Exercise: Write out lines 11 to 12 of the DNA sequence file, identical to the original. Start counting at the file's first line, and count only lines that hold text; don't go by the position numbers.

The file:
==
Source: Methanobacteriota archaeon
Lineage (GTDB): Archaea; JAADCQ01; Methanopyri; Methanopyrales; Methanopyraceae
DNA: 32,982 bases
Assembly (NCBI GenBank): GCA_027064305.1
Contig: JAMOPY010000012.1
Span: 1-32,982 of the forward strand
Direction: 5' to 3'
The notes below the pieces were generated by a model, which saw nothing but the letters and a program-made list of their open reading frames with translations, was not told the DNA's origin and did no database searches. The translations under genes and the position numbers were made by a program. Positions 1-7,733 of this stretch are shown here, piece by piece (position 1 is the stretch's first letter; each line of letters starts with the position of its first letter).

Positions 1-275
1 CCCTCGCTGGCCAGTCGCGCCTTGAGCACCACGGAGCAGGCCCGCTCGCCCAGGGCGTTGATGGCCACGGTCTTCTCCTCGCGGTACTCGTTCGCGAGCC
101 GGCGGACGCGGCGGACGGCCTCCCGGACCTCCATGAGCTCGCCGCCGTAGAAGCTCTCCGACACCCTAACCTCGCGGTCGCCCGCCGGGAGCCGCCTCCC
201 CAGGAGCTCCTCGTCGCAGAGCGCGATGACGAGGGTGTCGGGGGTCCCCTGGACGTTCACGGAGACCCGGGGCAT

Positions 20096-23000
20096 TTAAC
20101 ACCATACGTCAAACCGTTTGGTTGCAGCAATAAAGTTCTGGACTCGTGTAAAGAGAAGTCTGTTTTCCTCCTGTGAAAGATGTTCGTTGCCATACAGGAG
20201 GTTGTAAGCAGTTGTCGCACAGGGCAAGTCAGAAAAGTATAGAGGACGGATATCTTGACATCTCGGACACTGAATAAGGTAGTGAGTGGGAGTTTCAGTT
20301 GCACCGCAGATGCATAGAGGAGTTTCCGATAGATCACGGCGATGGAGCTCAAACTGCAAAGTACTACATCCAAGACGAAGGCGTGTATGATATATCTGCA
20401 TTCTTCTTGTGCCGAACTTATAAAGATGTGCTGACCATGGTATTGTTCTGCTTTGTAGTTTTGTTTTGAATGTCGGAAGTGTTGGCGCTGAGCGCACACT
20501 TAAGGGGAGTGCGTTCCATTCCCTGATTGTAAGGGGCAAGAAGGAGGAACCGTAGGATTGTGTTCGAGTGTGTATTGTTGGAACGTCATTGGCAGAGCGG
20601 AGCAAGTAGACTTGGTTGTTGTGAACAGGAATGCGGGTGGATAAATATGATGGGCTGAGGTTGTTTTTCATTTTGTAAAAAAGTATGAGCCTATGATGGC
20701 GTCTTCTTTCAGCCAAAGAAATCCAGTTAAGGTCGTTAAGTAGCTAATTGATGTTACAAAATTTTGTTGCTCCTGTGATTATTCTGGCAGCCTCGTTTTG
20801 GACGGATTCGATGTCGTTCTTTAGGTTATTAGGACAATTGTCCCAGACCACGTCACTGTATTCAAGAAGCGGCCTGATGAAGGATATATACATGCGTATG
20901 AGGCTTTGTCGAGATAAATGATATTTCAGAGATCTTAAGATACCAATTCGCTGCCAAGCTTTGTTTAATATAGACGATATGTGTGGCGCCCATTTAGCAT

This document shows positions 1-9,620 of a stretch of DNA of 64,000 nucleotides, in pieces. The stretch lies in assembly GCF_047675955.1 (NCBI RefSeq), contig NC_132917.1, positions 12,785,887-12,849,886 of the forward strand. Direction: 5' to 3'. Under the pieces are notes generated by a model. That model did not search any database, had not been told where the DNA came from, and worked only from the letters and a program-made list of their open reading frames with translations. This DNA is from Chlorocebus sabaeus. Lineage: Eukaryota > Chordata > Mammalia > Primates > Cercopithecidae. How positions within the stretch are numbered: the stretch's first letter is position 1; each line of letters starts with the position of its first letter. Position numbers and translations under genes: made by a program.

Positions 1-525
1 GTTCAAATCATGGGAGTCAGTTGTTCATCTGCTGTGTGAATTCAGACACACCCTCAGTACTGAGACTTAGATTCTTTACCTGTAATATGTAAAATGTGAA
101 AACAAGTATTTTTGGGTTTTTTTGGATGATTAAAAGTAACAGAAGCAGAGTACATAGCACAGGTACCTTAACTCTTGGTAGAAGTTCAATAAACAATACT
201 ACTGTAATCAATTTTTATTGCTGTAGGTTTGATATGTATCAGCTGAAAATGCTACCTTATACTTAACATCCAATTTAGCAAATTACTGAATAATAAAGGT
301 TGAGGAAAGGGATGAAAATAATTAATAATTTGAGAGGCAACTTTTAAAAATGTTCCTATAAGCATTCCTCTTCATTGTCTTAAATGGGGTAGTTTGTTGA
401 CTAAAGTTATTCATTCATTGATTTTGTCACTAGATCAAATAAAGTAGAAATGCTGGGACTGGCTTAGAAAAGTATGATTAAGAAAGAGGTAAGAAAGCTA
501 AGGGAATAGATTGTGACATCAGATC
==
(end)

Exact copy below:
101 GGCGGACGCGGCGGACGGCCTCCCGGACCTCCATGAGCTCGCCGCCGTAGAAGCTCTCCGACACCCTAACCTCGCGGTCGCCCGCCGGGAGCCGCCTCCC
201 CAGGAGCTCCTCGTCGCAGAGCGCGATGACGAGGGTGTCGGGGGTCCCCTGGACGTTCACGGAGACCCGGGGCAT